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[LLD] [COFF] Avoid thread exhaustion on 32-bit Windows host
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Authored by jeremyd2019 on Jul 6 2021, 12:28 PM.

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Summary

LLD on 32-bit Windows would frequently fail on large projects with an exception "thread constructor failed: Exec format error". The stack trace pointed to this usage of std::async, and looking at the implementation in libc++ it seems using std::async with std::launch::async results in the immediate creation of a new thread for every call. This could result in a potentially unbounded number of threads, depending on the number of input files. This seems to be hitting some limit in 32-bit Windows host.

I took the easy route, and only use threads on 64-bit Windows, not all Windows as before. I was thinking a more proper solution might involve using a thread pool rather than blindly spawning any number of new threads, but that may have other unforeseen consequences.

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jeremyd2019 requested review of this revision.Jul 6 2021, 12:28 PM
jeremyd2019 created this revision.
Herald added a project: Restricted Project. · View Herald TranscriptJul 6 2021, 12:28 PM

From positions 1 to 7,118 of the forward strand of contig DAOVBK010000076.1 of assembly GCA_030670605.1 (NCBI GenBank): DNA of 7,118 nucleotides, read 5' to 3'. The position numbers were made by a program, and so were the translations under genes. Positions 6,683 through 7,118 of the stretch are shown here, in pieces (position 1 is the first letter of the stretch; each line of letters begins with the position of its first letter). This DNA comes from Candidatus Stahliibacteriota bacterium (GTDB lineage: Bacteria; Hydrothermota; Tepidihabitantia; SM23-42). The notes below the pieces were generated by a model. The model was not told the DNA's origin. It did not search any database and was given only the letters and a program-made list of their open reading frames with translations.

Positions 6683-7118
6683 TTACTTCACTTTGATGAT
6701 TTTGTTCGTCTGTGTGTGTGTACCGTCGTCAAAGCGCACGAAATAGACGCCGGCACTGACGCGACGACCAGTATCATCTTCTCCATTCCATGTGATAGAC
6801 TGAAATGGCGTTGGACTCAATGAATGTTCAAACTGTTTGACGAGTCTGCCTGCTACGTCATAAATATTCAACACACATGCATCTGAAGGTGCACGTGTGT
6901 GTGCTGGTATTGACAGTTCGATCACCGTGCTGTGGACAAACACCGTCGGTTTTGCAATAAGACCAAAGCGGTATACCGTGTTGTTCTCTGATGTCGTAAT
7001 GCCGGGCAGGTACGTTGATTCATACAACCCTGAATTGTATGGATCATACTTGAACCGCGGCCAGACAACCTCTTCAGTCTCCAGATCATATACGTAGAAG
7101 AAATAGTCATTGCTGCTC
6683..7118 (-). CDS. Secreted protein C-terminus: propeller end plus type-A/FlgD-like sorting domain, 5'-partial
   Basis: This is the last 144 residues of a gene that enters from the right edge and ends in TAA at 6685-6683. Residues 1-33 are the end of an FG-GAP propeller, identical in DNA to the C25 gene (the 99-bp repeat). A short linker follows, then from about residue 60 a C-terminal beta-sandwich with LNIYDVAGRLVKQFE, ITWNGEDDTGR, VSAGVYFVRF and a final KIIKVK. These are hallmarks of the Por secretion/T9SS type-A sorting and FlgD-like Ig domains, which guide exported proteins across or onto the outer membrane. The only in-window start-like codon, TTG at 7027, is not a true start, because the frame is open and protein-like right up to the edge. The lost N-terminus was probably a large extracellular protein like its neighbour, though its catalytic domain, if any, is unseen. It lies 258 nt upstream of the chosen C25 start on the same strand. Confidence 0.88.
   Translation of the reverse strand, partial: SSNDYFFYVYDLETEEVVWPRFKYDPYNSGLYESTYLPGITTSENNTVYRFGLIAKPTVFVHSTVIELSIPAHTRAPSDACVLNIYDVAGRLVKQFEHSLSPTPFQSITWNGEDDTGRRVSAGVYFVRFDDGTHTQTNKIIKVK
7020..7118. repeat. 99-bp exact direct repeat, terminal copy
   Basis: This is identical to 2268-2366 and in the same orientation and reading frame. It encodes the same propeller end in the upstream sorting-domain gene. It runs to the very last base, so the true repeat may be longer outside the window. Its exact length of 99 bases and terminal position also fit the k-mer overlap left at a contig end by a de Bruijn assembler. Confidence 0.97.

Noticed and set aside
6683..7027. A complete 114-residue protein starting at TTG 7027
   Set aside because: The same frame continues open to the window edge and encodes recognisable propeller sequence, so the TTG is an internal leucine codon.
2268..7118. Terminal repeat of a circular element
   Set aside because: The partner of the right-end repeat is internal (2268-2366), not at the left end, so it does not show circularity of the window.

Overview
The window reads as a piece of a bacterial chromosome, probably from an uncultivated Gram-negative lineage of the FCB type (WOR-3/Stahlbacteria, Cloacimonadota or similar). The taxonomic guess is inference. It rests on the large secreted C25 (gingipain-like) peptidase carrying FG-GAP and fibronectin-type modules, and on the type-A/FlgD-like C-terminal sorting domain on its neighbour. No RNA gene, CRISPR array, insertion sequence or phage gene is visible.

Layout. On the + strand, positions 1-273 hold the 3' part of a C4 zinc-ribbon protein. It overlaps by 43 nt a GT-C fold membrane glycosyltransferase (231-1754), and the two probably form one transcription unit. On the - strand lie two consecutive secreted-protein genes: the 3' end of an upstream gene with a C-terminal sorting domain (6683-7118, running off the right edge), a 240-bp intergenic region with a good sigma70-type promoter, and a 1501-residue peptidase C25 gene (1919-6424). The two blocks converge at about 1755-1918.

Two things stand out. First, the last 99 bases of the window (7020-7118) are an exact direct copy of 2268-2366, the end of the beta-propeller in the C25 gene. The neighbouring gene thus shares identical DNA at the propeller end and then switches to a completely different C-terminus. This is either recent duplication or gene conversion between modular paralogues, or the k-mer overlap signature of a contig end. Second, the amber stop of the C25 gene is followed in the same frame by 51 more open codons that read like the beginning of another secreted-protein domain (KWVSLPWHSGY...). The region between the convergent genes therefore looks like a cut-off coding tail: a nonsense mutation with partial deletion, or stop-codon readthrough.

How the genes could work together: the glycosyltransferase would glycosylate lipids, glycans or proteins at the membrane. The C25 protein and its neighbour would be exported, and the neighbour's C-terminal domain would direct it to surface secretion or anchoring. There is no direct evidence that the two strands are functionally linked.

I do not have commit rights, and in fact this is my first attempt to submit a patch to llvm.

mstorsjo added a subscriber: pcc.

Adding @pcc who I think designed this performance optimization back in the day, in case he's still active and interested in commenting on it.

I think this might be a reasonably pragmatic fix for the issue. For the case we care most about, 64 bit, I don't think we would want to use a threadpool - using potentially unbounded number of threads might be pretty much intentional, to get as much parallelism as possible while waiting on IO. But for more limited cases like 32 bit mode, using a thread pool might be a reasonable approximation. This probably would be something of a performance degradation for 32 bit cases, while making it more robust - and spending more code on optimizing that case might not be worth it if it results in lots of code churn. But that depends on the scale of the degradation of course.